"The more alternatives, the more difficult the choice."

This quote by Abbe' D'Allanival conveys our feelings about the ASRock 939SLI32-eSATA2 product. ASRock began operations in 2002 as the value brand group for Asus. ASRock has a history of providing very unique and, at times, unusual products based upon alternative chipsets at inexpensive price points. Although ASRock offers a complete line of products based upon mainstream chipsets from Intel and NVIDIA, it is their products based upon ULi, SIS, and VIA chipsets that are usually far more interesting. More information about the entire line of ASRock products can be found here.

The ASRock 939SLI32-eSATA2 motherboard is based on the ULi M1697 and M1695 chipsets. ASRock has done a masterful job in utilizing these recently released chipsets to create a board that might make you think twice about spending any additional money for an NVIDIA nForce4 dual X16 SLI solution. In fact, this board fully supports NVIDIA SLI technology and it works seamlessly with the included ULi PowerExpress Engine Enabling driver although the board is not SLI certified by NVIDIA. Of course, now that NVIDIA has completed their acquisition of ULi, we have to wonder how many manufacturers will be able to provide a similar solution utilizing these chipsets or how long this driver will be available.

Our initial impression of the ASRock 939SLI32-eSATA2 upon opening the box was like a child opening a birthday present, full of surprise and wonderment at the object that we were holding. We were impressed at the extensive list of features included on the board and were very surprised that a board this feature-laden sells at a retail price of US $85. After the initial excitement over our gift from ASRock wore off, we began to wonder if this present would be one that we would toss in the closet, regift to an unsuspecting editor, or cherish over time. The old adage, "If it's too good to be true, it probably is." began to enter our minds as we studied the board's extensive features and read the marketing materials. The only way to come to a decisive conclusion was to test the board thoroughly and utilize it in a variety of situations. We accomplished our goal of running this board through the gamut of test suites with various peripherals while also utilizing it as our everyday office/game system. We were impressed with the board, and our results might change the way that you look at a value based solution.

During our testing and general usage of the ASRock 939SLI32-eSATA2, we found the board's stability to be exceptional and it delivered competitive results in the latest synthetic and game benchmarks. However, our initial impressions were not as positive at the beginning of the test phase as the board would sporadically produce random results in the synthetic benchmarks while generating lockups in the memory benchmarks. Our issue was with the pre-release test BIOS and was not visible in the production release BIOS on the shipping boards. While the performance of the board was slightly lower in most benchmarks, the stability was superb with the release BIOS.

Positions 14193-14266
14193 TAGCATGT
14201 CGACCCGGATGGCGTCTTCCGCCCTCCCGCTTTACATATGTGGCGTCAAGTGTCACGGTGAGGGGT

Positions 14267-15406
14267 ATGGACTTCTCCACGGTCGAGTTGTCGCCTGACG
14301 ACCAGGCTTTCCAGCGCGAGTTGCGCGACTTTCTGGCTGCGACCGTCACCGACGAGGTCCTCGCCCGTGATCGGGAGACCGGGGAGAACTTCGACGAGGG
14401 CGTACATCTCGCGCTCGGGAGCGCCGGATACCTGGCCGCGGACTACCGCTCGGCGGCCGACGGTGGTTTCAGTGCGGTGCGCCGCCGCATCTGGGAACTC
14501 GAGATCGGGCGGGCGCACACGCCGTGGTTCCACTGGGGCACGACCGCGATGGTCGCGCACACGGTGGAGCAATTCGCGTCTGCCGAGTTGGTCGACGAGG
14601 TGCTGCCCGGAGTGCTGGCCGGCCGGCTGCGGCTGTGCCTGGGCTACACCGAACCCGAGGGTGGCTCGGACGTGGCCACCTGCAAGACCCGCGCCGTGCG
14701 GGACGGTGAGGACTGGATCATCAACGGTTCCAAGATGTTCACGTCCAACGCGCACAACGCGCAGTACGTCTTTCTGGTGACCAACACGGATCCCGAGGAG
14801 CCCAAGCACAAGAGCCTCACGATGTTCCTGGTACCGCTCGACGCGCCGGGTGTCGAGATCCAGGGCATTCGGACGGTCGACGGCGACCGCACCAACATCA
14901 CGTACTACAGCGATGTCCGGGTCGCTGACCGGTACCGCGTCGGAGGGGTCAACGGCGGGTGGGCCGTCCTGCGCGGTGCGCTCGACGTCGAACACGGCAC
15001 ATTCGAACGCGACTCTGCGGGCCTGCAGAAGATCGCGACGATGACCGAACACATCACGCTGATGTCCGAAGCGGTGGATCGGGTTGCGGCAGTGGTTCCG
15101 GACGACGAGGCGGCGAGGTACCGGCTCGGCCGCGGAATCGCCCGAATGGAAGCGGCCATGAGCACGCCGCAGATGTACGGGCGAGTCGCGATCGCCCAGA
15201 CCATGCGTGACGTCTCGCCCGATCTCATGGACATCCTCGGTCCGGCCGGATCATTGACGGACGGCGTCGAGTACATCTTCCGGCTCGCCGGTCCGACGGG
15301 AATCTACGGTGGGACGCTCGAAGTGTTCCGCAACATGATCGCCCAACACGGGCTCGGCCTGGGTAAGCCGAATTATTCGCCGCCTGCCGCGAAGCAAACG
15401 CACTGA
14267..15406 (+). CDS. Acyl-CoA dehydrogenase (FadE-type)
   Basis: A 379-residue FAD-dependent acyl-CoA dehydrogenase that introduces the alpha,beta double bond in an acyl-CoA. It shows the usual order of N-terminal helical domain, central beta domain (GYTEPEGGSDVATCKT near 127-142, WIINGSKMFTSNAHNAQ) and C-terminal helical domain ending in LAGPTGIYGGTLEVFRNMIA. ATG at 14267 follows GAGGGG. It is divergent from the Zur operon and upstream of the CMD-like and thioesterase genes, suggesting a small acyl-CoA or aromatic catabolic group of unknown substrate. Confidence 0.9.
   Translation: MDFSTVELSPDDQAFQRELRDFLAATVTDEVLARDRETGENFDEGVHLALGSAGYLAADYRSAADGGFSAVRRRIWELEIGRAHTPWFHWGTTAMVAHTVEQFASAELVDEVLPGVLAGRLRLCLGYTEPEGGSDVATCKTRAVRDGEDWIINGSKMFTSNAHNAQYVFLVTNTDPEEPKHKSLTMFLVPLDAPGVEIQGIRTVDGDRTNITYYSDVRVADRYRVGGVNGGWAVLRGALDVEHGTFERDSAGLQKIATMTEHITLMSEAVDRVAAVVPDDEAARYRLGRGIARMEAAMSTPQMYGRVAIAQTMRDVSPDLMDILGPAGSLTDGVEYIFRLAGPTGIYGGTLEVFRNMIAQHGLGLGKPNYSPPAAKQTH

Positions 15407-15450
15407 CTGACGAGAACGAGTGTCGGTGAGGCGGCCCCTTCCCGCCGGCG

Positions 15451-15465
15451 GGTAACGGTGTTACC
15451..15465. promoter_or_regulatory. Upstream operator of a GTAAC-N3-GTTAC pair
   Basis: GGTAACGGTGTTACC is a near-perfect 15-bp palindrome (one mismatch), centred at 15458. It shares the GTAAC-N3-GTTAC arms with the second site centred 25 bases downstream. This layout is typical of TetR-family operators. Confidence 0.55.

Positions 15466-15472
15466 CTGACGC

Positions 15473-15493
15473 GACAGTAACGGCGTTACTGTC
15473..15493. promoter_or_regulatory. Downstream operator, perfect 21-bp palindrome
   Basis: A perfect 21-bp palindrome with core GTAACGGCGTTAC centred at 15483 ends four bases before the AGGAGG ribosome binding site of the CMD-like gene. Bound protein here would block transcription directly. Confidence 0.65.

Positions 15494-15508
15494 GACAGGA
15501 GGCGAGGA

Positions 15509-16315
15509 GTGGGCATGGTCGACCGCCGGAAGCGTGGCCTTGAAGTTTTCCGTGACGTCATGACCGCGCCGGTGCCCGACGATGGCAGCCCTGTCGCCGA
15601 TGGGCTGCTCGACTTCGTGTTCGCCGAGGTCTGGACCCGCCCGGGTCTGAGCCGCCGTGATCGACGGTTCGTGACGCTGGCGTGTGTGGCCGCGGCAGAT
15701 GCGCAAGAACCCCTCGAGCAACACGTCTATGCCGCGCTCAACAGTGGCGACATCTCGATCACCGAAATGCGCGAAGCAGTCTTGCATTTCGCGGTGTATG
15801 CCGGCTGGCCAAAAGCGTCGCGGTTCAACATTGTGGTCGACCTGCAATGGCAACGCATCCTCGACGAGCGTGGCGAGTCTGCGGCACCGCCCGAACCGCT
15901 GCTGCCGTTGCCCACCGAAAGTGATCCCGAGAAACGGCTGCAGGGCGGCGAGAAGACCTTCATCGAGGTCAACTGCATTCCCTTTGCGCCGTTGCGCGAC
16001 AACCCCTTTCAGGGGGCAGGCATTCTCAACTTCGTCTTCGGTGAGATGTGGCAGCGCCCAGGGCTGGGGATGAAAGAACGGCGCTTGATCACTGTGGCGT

ASRock utilizes the ULi M1695 HyperTransport PCI Express Tunnel chip for the North Bridge. The ULi M1695 is designed to interconnect seamlessly with other HyperTransport based Host or Bridge chips and, in this case, is interconnected to the ULi M1697 acting as the South Bridge. The M1695 fully supports one PCI Express x16 lane or two x8 lanes for graphics cards and two PCI Express x1 or one PCI Express x4 expansion slot. The M1695 offers transfers of up to 16-bit HTT downstream and 16-bit HTT upstream links at 2.0 GT/s, ensuring an excellent communication path between the processor and connecting bridges.

ASRock utilizes the ULi M1697 HyperTransport PCI Express chip for the South Bridge. The M1697 fully supports one PCI Express x16 lane or two PCI Express x8 lanes for graphics cards and three PCI Express x1 or one PCI Express x4 expansion slot. The M1697 also offers transfers of up to 16-bit HTT downstream and 16-bit HTT upstream links at 2.0 GT/s. The M1697 provides dual channel Ultra-DMA IDE support, four SATA ports featuring NCQ, 3Gb/s, eSATA, Hot Plug, RAID 0, 1, 0+1, 5, and JBOD operations. High Definition Audio is natively supported along with eight USB 2.0 ports and 10/100Mb/s Ethernet utilizing a properly supported PHY. PCI Express Gigabit Ethernet can be utilized as a discrete solution with a properly supported PHY. Further information about the ULi product line can be found here.

The ASRock 939SLI32-eSATA2 offers the full complement of options available including two PCI Express x16 connections (fully supports NVIDIA SLI with PowerExpress driver); one PCI Express x4 connection, three 32-bit PCI 2.2 connections, and a unique CPU upgrade port that fully supports the AM2 940-pin CPU with an AM2CPU daughter board. The board also offers HD audio via the Realtek ALC660 HD 5.1 codec, PCI Express Gigabit Ethernet via the Realtek RT8111B PHY, eight USB 2.0 ports (utilizing two USB 2.0 headers), four SATA 3Gb/s connectors, two eSATA 3Gb/s connectors (shared with two SATA 3Gb/s ports), two ATA133 Ultra-DMA IDE connectors, and IEEE 1394 support via the TI TSB43AB22 1394A capable chipset.

Let's find out if this alternative offering leads to a difficult choice.

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  • Zoomer - Tuesday, March 07, 2006 - link

    I believe it should be included to comparison's sake. And perhaps push manufacturers to adopt it.

    If new HD camcorders supports firewire 800, the market will be there right away. Too bad they aren't backward compatible.
    Reply
  • deathwalker - Thursday, March 02, 2006 - link

    At $85 I don't see how anyone could ask for much more in a motherboard...SLI/eSATA//8 channel sound/varity of Raid array choices. Can't hardly beat this for a basic and even higher platform. Kadoos to Asrock for a worthy effort. Before this thread is over someone will be slamming this mobo from some position other than one of using a rational approach for what you would be getting for $85 and they will be trying to compare it to a competetors $150 motherboard. AT..keep up the good work. Reply